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I am an electrical engineer currently employed in the defense industry. I have been a minor partner in a local business for the past eleven years, where I keep the books. I have followed and studied the stock market for over 20 years, developing a trading style which suits my personality. My... More
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  • 30 Stock DGI "Buy And Hold" Portfolio Vs. FSEMX - 2/1/1998 To 7/31/2013 3 comments
    Aug 23, 2013 9:02 PM

    There has recently been a vigorous debate in the comment section of one of David Van Knapp's (DVK) articles wherein one commentor named User 427801 has been insisting that simply buying and holding the ETF FSEMX, which he describes as being a "mid/small cap extended market fund", would best a Dividend Growth (NYSE:DG) based ETF.

    DVK's original article reviewed a few self proclaimed Dividend Growth ETFs and pointed out how they all produced much poorer returns than a well constructed portfolio of select DG stocks, which is an approach that a great many regular readers of the SA Income section follow.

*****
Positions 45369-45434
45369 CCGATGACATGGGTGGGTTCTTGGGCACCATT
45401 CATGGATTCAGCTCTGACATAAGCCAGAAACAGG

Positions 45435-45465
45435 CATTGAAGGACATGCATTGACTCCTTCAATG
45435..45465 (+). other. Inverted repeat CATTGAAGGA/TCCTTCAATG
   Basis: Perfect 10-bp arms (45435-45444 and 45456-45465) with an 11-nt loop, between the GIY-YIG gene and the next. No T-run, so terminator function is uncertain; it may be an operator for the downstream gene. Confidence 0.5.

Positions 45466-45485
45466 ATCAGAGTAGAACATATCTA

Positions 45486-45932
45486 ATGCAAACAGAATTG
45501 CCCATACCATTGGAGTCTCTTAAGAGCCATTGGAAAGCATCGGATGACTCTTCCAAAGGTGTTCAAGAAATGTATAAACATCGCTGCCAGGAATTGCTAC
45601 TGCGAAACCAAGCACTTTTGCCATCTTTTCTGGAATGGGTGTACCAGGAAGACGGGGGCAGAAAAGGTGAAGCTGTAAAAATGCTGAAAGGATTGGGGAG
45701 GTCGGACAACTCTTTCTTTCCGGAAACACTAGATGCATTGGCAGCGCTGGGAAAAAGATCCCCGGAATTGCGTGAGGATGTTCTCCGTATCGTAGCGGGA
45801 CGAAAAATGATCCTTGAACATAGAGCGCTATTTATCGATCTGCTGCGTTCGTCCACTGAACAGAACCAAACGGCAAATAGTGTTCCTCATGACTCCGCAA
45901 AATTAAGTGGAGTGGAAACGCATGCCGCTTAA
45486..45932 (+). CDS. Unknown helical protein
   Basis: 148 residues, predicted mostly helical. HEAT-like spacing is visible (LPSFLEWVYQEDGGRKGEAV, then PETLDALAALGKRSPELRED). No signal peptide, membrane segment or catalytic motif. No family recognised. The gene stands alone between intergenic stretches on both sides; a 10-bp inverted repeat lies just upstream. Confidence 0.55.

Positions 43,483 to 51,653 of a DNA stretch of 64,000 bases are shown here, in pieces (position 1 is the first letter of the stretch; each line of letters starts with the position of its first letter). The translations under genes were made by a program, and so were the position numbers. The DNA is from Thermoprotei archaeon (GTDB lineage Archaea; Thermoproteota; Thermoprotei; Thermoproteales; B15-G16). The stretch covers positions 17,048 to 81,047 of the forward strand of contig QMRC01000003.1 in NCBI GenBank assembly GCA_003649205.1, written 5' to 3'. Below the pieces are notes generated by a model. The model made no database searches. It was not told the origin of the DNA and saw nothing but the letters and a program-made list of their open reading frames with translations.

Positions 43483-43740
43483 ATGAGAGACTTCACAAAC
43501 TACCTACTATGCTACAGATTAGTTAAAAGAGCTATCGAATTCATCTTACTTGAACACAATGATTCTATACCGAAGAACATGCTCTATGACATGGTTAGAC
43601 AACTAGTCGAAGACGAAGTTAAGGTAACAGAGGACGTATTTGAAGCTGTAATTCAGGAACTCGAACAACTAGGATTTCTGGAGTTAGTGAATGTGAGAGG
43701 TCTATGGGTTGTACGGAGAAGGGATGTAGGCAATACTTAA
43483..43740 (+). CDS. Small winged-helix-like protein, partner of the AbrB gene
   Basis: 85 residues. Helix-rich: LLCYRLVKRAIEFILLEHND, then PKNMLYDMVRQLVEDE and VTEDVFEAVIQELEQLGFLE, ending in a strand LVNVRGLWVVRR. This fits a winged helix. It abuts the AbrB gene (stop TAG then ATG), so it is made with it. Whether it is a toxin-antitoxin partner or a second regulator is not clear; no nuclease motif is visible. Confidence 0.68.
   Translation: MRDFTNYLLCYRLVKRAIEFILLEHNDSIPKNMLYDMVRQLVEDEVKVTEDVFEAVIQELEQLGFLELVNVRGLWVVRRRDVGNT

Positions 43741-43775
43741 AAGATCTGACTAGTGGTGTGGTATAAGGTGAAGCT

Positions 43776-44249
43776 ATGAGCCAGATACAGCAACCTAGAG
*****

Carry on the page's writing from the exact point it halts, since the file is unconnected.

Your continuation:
Several readers, myself included, attempted to persuade User 427801 that we believe a well built portfolio of DG stocks will outperform his ETF over an extended period, which he continues to deny. I gave an example of a small 10 stock portfolio which outperformed FSEMX since 2000 and was again denied for various reasons, chief among them the time frame of the comparison and a lack of stocks that would have been held before the 2008 market meltdown but performed poorly afterward.

    Since User 427801 didn't like my initial try I decided to repeat the exercise with a larger 30 DG stock portfolio which included some of the "loser" DG stocks that got beaten up in the 2008 market meltdown (financials, etc.) and over the entire lifetime of the FSEMX ETF (from 2/1/1988 to 7/31/2013). Here are my results:

    My 30 Stock portfolio consists of the following initially equal weighted holdings:

    ABT, AFL, COP, CVX, D, DRI, GIS, HRS, JNJ, KMB, KO, LMT, MCD, MMM, MO, NSC, OHI, PEP, PG, SO, SYY, T, VZ, WAG, XOM, AIG, BP, CTL, JPM, WFC

    The last five holdings (bolded and underlined) are my "stinker" stocks representing holdings that at one time may have been a good DG stock, but which fell on hard times and provided poorer performance afterward. Normally a DG investor would trade these stocks out of a portfolio soon after they stumbled and replace them with a better DG stock, but I have left them in for the duration just to make it a fully "Buy and Hold" exercise. Those 'stumbling' stocks represent 16.67% of the initial investment and are held more than 40% of the entire duration after they 'stumbled'.

    Notice that all of the DG stocks are steady performers and not the latest high octane growth stock. So that "mid/small cap extended market fund" should clean up, right?

    Not so fast . . .

    Here are the final results:

    Holding period 2/1/1998 to 7/31/2013, Initial investment of $10,000 per stock and $300,000 in FSEMX, all dividends DRIP'ed.

    FSEMX: Final value of $884,980. Total Return of 7.7% CAGR.